As the BRICS anti-dollar summit looms, discussions about the feasibility of a gold-backed BRICS currency have intensified. Economist Thorstein Pulley recently presented an intriguing scenario, wherein BRICS countries would deposit their sovereign gold in a central BRICS bank and receive interest in return. This gold would then be lent out in the form of paper bricks, each representing a nominated amount of essential grams of gold. Such a system would put these paper bricks into circulation, backed by the gold reserves held in the BRICS bank, enabling individuals to also deposit gold and receive interest.
The parallels with how the dollar used to function are striking, with gold reserves backing paper certificates, effectively lending dollars into existence. In this envisioned scenario, American importers could use these paper bricks to make purchases, while Chinese exporters might choose to retain the paper or deposit it back into the BRICS bank, earning interest on their gold reserves.
Three significant consequences are anticipated from this approach: first, a potential rise in the price of gold; second, a decline in the value of fiat currencies like the dollar, euro, or yen; and third, a considerable influx of gold into the BRICS bank.
However, a critical concern lies in trust, both among countries and individual depositors. Trusting that the BRICS bank will genuinely exchange paper bricks for physical gold is paramount, and a separate custodian entity, free from government control, seems to be the standard solution for this issue. But given the lack of mutual trust among BRICS countries, implementing this solution may prove challenging.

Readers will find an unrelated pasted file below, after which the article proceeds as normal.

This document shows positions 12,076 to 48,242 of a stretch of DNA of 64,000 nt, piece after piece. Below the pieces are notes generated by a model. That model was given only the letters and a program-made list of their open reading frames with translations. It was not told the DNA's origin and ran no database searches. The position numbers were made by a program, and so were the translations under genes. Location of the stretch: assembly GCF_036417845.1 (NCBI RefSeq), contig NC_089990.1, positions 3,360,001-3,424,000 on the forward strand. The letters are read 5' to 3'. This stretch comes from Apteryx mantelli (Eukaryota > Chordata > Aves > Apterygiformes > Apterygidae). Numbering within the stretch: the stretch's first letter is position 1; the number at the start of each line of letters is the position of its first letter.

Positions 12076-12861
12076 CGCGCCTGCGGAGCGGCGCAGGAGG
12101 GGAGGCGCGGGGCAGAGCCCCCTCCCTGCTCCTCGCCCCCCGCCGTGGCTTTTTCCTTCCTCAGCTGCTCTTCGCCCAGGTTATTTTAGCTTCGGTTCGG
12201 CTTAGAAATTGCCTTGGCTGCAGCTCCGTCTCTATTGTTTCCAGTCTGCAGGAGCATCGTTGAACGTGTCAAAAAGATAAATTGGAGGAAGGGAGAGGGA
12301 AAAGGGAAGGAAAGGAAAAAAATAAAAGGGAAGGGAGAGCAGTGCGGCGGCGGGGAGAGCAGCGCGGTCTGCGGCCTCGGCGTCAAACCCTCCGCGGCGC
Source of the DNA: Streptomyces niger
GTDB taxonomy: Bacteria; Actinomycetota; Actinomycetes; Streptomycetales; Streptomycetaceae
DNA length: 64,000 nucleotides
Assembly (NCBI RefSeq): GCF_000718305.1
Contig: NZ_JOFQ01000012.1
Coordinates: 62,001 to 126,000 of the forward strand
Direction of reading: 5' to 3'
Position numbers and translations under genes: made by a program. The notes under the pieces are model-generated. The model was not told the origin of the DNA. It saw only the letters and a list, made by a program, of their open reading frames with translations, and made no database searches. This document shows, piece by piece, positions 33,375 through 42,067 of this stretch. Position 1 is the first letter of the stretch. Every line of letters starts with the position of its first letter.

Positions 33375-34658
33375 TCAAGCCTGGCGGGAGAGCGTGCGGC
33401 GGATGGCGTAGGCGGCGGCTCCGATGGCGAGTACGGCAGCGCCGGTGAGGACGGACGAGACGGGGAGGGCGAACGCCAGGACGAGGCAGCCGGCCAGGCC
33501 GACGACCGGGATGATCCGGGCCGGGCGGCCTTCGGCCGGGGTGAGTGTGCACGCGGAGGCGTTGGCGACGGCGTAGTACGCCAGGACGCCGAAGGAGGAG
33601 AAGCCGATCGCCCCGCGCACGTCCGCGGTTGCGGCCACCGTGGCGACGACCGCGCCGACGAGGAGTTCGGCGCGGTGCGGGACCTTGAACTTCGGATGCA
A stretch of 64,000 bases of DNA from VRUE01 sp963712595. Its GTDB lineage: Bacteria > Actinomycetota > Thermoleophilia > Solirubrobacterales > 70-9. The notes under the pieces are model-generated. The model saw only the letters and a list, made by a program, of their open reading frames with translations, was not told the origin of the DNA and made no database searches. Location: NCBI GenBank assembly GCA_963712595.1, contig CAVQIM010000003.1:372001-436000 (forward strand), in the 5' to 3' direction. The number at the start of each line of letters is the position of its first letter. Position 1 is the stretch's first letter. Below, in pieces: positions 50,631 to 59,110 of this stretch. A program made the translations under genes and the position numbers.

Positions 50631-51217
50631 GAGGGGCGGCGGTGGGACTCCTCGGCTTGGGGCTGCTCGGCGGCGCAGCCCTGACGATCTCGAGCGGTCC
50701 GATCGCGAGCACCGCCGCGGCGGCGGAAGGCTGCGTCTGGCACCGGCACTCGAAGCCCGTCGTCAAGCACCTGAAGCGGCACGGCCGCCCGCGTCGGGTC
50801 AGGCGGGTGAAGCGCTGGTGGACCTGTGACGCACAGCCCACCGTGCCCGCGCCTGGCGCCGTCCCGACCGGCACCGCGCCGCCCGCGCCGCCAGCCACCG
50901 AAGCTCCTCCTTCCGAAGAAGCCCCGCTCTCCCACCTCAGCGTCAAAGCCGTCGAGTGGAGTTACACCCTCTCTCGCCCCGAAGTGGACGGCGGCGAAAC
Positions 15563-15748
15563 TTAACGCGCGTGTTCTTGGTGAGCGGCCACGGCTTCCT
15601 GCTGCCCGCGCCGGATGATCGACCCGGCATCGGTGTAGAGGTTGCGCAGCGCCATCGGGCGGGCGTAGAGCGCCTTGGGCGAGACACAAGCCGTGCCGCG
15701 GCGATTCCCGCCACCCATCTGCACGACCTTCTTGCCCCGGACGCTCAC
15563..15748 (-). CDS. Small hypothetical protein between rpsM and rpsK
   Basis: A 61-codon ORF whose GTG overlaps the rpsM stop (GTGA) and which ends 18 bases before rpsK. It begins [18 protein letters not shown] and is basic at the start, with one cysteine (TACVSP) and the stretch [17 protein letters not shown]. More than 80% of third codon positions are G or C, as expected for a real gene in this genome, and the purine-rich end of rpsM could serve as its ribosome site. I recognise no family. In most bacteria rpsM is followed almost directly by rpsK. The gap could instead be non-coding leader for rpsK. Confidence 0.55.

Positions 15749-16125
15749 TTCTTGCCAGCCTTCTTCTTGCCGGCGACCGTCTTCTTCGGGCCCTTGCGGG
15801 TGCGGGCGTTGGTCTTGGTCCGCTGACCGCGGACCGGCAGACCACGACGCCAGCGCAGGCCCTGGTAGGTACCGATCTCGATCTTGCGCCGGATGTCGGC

Addressing individual trust is equally problematic, as countries like China and Russia could potentially suspend gold conversion, leaving depositors with worthless paper. To mitigate this risk, a neutral and trusted third party could play a role in decision-making, similar to how Dubai overcame trust issues by hiring former British Supreme Court judges when becoming an international business hub. However, the stakes are much higher for BRICS redemption, making it difficult for countries like China and Russia to relinquish control, at least in the near term.
Considering the current climate, individual trust for deposits into the BRICS bank might remain elusive, leading the bank to focus on government gold and government redemption. As we approach the BRICS summit, more details will likely emerge, and an intergovernmental settling mechanism appears to be the most probable outcome. While not an immediate game-changer for the dollar, the notion of a gold-backed option poses a significant long-term threat to fiat currencies.
Though there may be doubts about China’s willingness to innovate due to internal concerns, the very existence of a gold-backed option could challenge the foundations of fiat currencies. The potential consequences of exploiting this gold backing could be substantial, leading to major shifts in the global financial landscape. The world is closely observing, as the day of reckoning for the 100 trillion Fiat Ponzi may eventually arrive. Until next time, we remain vigilant.